In 2008, the Dutch reported that clinical trials of probiotics at Utrecht University Medical Center in the Netherlands resulted in 24 human deaths. According to the University of California (Science Today), probiotics cannot be used in most food products because they will cause fermentation, but the bacteria can be processed with gamma radiation to reduce metabolic activity to almost none. They believe this would make it possible to add probiotics to any food. It is not likely that labels will say “includes irradiated ingredients”, nor will labels warn about side effects from ingesting bacteria.
In 2008, five different lactobacillus species were cultured from human gastric biopsies by the Microbiology Department at University College Cork, Cork, Ireland, indicating an untapped source of bacteria. Cultures from soil or cows milk may not seem bizarre, but to culture bacteria from human sources, for the purpose of adding it to pet food or human food, smacks of “mad scientist”. Since bacteria such as those in probiotic additives, can multiply every twenty minutes when fed by fibers, there should be no shortages and no need to consider human gastric biopsies as an untapped source of bacteria.
But we must remember that the pet food industry may buy additives from companies that import such ingredients. You will recall our coverage of melamine poisoning in which pet food companies purchased it from ChemNutra, a company that describes itself as China-source experts. So it is apparent that the people making your pet’s food have never been concerned about original sources or purity of additives used in their recipes.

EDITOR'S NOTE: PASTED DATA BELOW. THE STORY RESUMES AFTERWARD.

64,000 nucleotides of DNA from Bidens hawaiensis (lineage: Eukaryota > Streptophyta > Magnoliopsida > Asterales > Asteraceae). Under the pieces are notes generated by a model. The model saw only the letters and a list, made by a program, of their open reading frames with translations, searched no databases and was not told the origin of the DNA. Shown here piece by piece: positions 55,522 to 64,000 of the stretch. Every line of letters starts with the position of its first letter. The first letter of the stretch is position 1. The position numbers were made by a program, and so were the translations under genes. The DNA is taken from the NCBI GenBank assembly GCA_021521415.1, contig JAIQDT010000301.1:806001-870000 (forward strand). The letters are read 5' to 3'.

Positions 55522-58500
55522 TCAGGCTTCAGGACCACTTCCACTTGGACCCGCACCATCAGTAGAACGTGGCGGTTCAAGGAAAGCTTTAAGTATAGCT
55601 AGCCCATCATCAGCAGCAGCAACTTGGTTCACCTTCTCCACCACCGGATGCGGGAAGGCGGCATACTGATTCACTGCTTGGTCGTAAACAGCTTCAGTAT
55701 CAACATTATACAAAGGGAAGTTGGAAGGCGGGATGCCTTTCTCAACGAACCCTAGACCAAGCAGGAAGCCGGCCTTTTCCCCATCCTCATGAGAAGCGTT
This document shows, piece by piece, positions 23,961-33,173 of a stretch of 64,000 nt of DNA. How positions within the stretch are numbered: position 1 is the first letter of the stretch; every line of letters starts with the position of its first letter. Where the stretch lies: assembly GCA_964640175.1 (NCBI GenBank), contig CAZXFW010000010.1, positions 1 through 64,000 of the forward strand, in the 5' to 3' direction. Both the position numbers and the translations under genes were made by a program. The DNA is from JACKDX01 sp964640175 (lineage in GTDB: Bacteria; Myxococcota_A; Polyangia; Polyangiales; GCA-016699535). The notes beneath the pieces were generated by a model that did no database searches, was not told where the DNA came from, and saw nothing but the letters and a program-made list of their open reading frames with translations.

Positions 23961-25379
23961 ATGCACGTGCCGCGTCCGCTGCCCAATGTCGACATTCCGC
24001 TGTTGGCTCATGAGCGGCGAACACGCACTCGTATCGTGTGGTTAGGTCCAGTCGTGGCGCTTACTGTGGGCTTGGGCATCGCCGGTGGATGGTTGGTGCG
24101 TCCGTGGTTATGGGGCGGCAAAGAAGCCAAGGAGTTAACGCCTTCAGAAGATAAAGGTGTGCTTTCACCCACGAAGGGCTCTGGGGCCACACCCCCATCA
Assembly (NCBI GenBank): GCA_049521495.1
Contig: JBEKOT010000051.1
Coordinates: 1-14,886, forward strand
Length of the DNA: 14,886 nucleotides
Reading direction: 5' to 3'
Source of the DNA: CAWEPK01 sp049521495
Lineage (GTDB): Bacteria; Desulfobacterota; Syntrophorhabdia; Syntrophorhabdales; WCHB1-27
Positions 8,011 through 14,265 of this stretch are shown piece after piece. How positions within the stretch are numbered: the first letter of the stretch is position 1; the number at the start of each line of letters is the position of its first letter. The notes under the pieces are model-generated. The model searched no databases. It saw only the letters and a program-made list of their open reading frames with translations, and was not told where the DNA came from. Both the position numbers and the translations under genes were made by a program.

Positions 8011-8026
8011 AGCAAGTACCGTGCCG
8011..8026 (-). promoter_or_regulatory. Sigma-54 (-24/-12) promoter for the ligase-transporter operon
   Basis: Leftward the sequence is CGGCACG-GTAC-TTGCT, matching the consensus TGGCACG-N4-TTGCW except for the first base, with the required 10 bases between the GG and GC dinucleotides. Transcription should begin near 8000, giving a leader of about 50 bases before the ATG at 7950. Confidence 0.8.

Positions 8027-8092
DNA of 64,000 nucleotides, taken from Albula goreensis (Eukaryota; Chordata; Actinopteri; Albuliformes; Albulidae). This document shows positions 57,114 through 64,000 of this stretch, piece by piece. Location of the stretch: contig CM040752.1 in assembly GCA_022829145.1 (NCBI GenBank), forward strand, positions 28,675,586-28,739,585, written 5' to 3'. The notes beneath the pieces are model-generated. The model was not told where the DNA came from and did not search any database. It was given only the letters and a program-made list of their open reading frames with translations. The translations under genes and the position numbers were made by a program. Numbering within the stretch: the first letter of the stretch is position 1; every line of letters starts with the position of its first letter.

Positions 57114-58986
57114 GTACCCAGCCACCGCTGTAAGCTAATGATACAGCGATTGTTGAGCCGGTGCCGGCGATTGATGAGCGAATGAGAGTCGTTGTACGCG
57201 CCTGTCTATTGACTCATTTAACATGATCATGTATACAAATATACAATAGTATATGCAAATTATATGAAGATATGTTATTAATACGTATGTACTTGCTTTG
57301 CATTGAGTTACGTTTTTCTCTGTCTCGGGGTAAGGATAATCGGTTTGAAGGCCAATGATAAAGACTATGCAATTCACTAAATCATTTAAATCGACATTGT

Some experts point out that this so-called good bacteria, which is believed to kill off bad bacteria, has done such a poor job in soil and milk that we must still worry about the presence of anthrax (in soil) and milk still requires pasteurization to kill harmful bacteria.
Bacteria and Labeling is another problem. Manufacturers are allowed to add bacteria to foods that have been marketed for decades. Case in point, lactobacillus acidophilus is now in yogurt brands that long predate probiotic use. It is listed as an ingredient but with no warning that the new recipe contains live bacteria and no mention of possible side effects, the most prevalent among them are gastric problems, exactly what some consumers seek to cure with live bacteria. Pet foods also undergo recipe changes without notice but the practice is not illegal.
Essential vitamins and minerals destroyed in processing are normally added back to pet foods but some natural pet food companies do not do so. Instead, they increase profit by including vitamins and minerals in probiotic and prebiotic supplements.
Too much grain in pet food can limit absorption of vitamins and minerals. Too much fiber blocks absorption of nutrients as well. The chemical and food industries now refer to fibers as Prebiotics but this is just a fancy made-up name for non-digestible plant material carbohydrates.
We will tell you all about it in our next article, FOOD FIBERS MAKE BACTERIA FLOURISH.